This happens but it is not due to shortage of Ayurvedic medicines. It is because majority of Ayurvedic colleges, especially in the north, produce registered medical practitioners who often don’t have intention of practicing Ayurveda. They want to practice allopathy, especially in rural and semi-urban areas.

So are Ayurvedic degrees a backdoor entry for a lot of people who want to do biomedical science instead?

This is not necessarily a wrong thing as no MBBS doctors are willing to go there. In Ayurvedic degrees, about 40-50% of their syllabus is common with biomedical science. The health ministry is creating a small bridge course for these doctors to practice primary healthcare.

So is the policy perspective here to curb allopathisation and focus on traditional medicine, or to create a bridge?

There are competing opinions and I wouldn’t say one is right or wrong as there is merit in both. The solution is to give them a small bridge course and allow them to practice, up to a certain extent.

What stage are we at? Are we approving the course or still creating it?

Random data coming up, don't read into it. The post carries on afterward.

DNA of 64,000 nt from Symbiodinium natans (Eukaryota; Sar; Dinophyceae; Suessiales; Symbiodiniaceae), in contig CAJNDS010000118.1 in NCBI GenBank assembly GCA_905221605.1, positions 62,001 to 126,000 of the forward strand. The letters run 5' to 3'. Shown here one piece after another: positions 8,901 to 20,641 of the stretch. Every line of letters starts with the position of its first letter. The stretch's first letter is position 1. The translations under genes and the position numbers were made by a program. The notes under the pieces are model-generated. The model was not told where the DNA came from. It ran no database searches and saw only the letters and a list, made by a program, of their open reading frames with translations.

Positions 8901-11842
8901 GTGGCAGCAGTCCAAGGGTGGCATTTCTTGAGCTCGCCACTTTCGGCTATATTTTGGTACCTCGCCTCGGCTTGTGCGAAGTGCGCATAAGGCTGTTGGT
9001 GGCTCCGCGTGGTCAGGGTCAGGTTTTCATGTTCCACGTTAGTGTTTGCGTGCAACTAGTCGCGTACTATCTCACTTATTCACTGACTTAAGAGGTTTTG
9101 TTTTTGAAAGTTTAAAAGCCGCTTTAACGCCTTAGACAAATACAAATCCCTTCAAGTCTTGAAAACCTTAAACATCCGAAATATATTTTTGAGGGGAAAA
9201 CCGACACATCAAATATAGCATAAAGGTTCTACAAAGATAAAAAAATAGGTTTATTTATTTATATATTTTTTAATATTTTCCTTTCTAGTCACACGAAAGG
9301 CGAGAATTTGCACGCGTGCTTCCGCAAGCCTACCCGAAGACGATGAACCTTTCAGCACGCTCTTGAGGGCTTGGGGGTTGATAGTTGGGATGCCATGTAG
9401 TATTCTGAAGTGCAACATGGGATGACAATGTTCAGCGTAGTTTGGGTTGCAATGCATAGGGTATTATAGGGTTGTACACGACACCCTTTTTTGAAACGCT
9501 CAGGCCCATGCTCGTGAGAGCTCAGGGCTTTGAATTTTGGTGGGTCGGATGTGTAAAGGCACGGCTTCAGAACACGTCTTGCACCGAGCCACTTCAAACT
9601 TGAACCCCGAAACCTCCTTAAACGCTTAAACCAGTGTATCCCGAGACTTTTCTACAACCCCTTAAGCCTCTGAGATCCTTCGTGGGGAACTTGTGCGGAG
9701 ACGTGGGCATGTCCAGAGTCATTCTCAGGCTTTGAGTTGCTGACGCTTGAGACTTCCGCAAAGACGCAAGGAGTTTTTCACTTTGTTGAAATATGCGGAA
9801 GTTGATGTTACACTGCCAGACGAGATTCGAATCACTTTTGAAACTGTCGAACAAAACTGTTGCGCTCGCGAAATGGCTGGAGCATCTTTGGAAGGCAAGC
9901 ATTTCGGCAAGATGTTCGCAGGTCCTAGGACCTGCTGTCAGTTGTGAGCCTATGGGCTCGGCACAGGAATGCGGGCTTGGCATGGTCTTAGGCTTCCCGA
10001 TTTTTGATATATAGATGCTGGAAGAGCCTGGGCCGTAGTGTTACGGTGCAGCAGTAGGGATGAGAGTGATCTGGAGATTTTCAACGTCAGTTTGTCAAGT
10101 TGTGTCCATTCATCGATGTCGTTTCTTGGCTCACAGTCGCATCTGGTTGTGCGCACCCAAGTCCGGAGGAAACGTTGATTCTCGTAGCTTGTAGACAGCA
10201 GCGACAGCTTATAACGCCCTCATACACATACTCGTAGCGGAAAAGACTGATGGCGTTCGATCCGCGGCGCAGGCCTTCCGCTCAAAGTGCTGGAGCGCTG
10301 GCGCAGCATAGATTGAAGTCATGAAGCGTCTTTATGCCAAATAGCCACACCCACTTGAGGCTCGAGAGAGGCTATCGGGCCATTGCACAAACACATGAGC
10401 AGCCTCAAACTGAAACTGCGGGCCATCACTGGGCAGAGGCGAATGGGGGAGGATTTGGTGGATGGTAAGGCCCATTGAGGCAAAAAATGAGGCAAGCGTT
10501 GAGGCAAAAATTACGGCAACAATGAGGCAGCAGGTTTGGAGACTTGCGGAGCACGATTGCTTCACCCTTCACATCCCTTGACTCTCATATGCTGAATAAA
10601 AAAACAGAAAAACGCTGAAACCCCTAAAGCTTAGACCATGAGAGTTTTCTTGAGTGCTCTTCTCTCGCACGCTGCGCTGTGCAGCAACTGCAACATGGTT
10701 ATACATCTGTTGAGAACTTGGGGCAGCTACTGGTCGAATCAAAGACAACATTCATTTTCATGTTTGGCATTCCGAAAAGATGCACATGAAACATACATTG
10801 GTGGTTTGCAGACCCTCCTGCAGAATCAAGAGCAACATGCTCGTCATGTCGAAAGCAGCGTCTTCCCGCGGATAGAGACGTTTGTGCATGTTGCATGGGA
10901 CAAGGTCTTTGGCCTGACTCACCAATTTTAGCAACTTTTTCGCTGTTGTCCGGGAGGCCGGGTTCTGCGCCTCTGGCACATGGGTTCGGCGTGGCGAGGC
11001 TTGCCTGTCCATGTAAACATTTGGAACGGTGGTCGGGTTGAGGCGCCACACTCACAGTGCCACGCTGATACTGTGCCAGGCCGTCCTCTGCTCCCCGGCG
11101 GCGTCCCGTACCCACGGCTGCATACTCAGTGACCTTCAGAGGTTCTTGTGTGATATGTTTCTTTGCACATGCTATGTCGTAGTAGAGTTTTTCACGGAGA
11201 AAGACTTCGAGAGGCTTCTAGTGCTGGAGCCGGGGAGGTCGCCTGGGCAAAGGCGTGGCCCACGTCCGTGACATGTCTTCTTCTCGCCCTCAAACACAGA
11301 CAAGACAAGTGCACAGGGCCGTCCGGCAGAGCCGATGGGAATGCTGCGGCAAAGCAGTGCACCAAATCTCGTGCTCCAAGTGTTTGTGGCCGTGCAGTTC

The course is ready. It needs some resolution with MCI.  

One might have thought that this ministry would be interested in curbing allopathisation instead.

I often cite the China-model, which is a ratio of 75:25. Every Chinese traditional doctor studies about 25% allopathy and is allowed to practice 25% allopathy, and vice versa. That’s the kind of integrated pluralistic health treatment there.

Once again on the basket of Ayurvedic drugs: we all seem to be thinking of Chavanprash kind of products. It seems to be where the money is, as evidenced by Patanjali. What is the policy perspective here? To push the medicinal drugs or the FMCG model?

I think its best left to the market. If the market wants FMCG kind of products with an Ayurvedic base, why not. But as a ministry, our focus in terms of research is for more clinical products. But there’s space enough for all the segments.  

Finally, over the last few years we have had Indian scientists make some startling claims. An institute in Gujarat says cow urine can be distilled to get gold. Another said Indian cows don’t contribute to global warming. Minister of state for AYUSH, Shripad Naik, told the Lok Sabha that the CSIR is researching the effectiveness of cow urine in cancer treatment. Does this kind of research help what your ministry has been trying to do?

These kind of arguments are best rebutted by peer scientists [sic]. But there are strong mentions of the five elements of the cow in many texts. To what extent they can take it forward, the claims they make, I don’t know and wouldn’t like to make a comment. Let me put it this way: It shouldn’t be brushed aside simply because it talks of cow urine but we shouldn’t rule out research into these things.

Ajit M. Sharan retired on March 31. This interview was done prior to his retirement.